Take the 2-minute tour ×
Stack Overflow is a question and answer site for professional and enthusiast programmers. It's 100% free.

I have GetContainer() function as follows.

template<typename I,typename T,typename Container>
Container& ObjCollection<I,T,Container>::GetContainer()
    return mContainer;

When I use this method as follows

template<typename I,typename T>
T& DynamicObjCollection<I,T>::Insert(T& t)
    return t;

I got errors.

error: there are no arguments to ‘GetContainer’ that depend on a template parameter, 
so a declaration of ‘GetContainer’ must be available

error: (if you use ‘-fpermissive’, G++ will accept your code, but allowing the use of 
an undeclared name is deprecated)

It works fine with MSVC, but g++ is not so permissive. What's wrong with the code?

share|improve this question
Can you post a complete, compilable example that demonstrates the problem? –  James McNellis Mar 13 '11 at 2:01

1 Answer 1

up vote 43 down vote accepted

I noticed that the GetContainer function is a method of ObjCollection, while Insert is a member of DynamicObjectCollection. From this, I'm going to assume that DynamicObjectCollection inherits from ObjectCollection.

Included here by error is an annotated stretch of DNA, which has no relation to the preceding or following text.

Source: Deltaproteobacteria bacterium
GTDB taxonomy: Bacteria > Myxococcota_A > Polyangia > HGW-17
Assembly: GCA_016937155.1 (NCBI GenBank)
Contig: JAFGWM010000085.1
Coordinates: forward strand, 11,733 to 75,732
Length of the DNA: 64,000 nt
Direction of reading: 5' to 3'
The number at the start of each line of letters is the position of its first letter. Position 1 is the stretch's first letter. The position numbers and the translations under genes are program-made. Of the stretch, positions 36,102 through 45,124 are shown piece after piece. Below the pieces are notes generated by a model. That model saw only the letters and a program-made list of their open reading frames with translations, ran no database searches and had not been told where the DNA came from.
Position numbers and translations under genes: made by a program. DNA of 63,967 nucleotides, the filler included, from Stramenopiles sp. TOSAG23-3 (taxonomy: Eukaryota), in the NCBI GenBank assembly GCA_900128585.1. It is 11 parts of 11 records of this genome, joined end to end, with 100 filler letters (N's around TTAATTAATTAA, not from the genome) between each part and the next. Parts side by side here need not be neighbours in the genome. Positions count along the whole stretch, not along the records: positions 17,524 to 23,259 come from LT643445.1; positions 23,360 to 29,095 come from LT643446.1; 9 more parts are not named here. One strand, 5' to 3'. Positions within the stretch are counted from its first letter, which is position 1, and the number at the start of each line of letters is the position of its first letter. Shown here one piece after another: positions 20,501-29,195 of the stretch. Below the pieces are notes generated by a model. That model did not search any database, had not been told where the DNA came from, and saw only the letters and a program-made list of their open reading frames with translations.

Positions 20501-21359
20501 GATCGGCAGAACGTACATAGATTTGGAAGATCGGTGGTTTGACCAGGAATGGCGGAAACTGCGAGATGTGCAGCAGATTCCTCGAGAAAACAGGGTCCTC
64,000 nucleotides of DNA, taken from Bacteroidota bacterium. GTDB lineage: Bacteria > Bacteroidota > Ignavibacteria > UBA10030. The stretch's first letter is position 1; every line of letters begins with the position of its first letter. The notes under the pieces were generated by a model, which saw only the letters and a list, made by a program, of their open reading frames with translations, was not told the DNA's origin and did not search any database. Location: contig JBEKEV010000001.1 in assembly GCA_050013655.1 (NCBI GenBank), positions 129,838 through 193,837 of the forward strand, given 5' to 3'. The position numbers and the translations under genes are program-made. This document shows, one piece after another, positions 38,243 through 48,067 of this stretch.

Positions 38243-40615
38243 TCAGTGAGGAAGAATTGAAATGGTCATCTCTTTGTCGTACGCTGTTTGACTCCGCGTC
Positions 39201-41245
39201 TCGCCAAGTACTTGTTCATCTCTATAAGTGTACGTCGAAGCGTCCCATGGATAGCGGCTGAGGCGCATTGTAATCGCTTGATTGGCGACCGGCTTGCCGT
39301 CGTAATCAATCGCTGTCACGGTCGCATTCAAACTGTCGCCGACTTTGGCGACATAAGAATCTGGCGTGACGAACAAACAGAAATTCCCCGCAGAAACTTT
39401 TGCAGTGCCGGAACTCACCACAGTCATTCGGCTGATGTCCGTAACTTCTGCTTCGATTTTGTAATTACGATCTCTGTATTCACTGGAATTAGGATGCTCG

If this is indeed the case, the problem is that when you write a template class that inherits from a template base class, the way that name lookup works is slightly different from name lookup in normal classes. In particular, you cannot just reference base class members using their names; you need to indicate to the compiler where to look for the name. The reason this works in Visual Studio is that the Microsoft C++ compiler actually gets this behavior wrong and allows code that is technically illegal to compile just fine.

If you want to invoke the GetContainer function of the base class, you have two options. First, you can explicitly indicate that the call is to a member function:


Now that the compiler knows that GetContainer is a member of DynamicObjectCollection, it knows that it might need to look up GetContainer in the base class, and so it will defer name lookup until the template is instantiated.

The other option available would be to add a using declaration into the class body:

template <typename I, typename T>
class DynamicObjectCollection: public ObjectCollection<I, T, /* ? */> {
    using ObjectCollection<I, T, /* ? */>::GetContainer;

    /* ... */

This also indicates unambiguously to the compiler that GetContainer may be defined in the base class, and so it defers lookup until template instantiation.

If this isn't applicable to your situation, let me know and I can delete this post.

Hope this helps!

share|improve this answer
+1 for fast typing –  Erik Mar 13 '11 at 2:10
Thanks! it works now. –  prosseek Mar 13 '11 at 2:18

Your Answer


By posting your answer, you agree to the privacy policy and terms of service.

Not the answer you're looking for? Browse other questions tagged or ask your own question.